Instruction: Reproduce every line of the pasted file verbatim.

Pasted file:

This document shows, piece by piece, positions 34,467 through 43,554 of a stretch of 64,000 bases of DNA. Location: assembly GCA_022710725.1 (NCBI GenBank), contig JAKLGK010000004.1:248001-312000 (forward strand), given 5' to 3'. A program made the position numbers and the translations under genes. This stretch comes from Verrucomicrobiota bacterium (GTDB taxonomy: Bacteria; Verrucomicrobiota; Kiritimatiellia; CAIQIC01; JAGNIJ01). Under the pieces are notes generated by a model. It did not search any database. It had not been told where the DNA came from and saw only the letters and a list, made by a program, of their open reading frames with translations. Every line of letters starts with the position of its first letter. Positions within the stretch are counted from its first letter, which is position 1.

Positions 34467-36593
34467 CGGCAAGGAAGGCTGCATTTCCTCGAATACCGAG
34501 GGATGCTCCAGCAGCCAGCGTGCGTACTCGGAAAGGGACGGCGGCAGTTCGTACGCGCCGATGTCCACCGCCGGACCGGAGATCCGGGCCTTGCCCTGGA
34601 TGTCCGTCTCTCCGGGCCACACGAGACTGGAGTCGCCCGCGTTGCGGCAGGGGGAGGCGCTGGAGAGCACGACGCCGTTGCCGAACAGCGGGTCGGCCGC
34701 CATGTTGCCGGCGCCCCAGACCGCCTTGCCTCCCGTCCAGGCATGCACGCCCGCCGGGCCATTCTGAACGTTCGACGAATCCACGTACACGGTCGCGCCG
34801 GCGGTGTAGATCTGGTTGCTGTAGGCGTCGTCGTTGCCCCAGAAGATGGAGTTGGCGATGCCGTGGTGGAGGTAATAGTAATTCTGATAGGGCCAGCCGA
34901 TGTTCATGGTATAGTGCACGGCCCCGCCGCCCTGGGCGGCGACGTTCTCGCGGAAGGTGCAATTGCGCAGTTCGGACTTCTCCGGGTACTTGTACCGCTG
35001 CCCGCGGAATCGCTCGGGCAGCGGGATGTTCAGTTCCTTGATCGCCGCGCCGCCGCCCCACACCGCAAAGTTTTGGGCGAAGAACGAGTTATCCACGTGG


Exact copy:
This document shows, piece by piece, positions 34,467 through 43,554 of a stretch of 64,000 bases of DNA. Location: assembly GCA_022710725.1 (NCBI GenBank), contig JAKLGK010000004.1:248001-312000 (forward strand), given 5' to 3'. A program made the position numbers and the translations under genes. This stretch comes from Verrucomicrobiota bacterium (GTDB taxonomy: Bacteria; Verrucomicrobiota; Kiritimatiellia; CAIQIC01; JAGNIJ01). Under the pieces are notes generated by a model. It did not search any database. It had not been told where the DNA came from and saw only the letters and a list, made by a program, of their open reading frames with translations. Every line of letters starts with the position of its first letter. Positions within the stretch are counted from its first letter, which is position 1.

Positions 34467-36593
34467 CGGCAAGGAAGGCTGCATTTCCTCGAATACCGAG
34501 GGATGCTCCAGCAGCCAGCGTGCGTACTCGGAAAGGGACGGCGGCAGTTCGTACGCGCCGATGTCCACCGCCGGACCGGAGATCCGGGCCTTGCCCTGGA
34601 TGTCCGTCTCTCCGGGCCACACGAGACTGGAGTCGCCCGCGTTGCGGCAGGGGGAGGCGCTGGAGAGCACGACGCCGTTGCCGAACAGCGGGTCGGCCGC
34701 CATGTTGCCGGCGCCCCAGACCGCCTTGCCTCCCGTCCAGGCATGCACGCCCGCCGGGCCATTCTGAACGTTCGACGAATCCACGTACACGGTCGCGCCG
34801 GCGGTGTAGATCTGGTTGCTGTAGGCGTCGTCGTTGCCCCAGAAGATGGAGTTGGCGATGCCGTGGTGGAGGTAATAGTAATTCTGATAGGGCCAGCCGA
34901 TGTTCATGGTATAGTGCACGGCCCCGCCGCCCTGGGCGGCGACGTTCTCGCGGAAGGTGCAATTGCGCAGTTCGGACTTCTCCGGGTACTTGTACCGCTG
35001 CCCGCGGAATCGCTCGGGCAGCGGGATGTTCAGTTCCTTGATCGCCGCGCCGCCGCCCCACACCGCAAAGTTTTGGGCGAAGAACGAGTTATCCACGTGG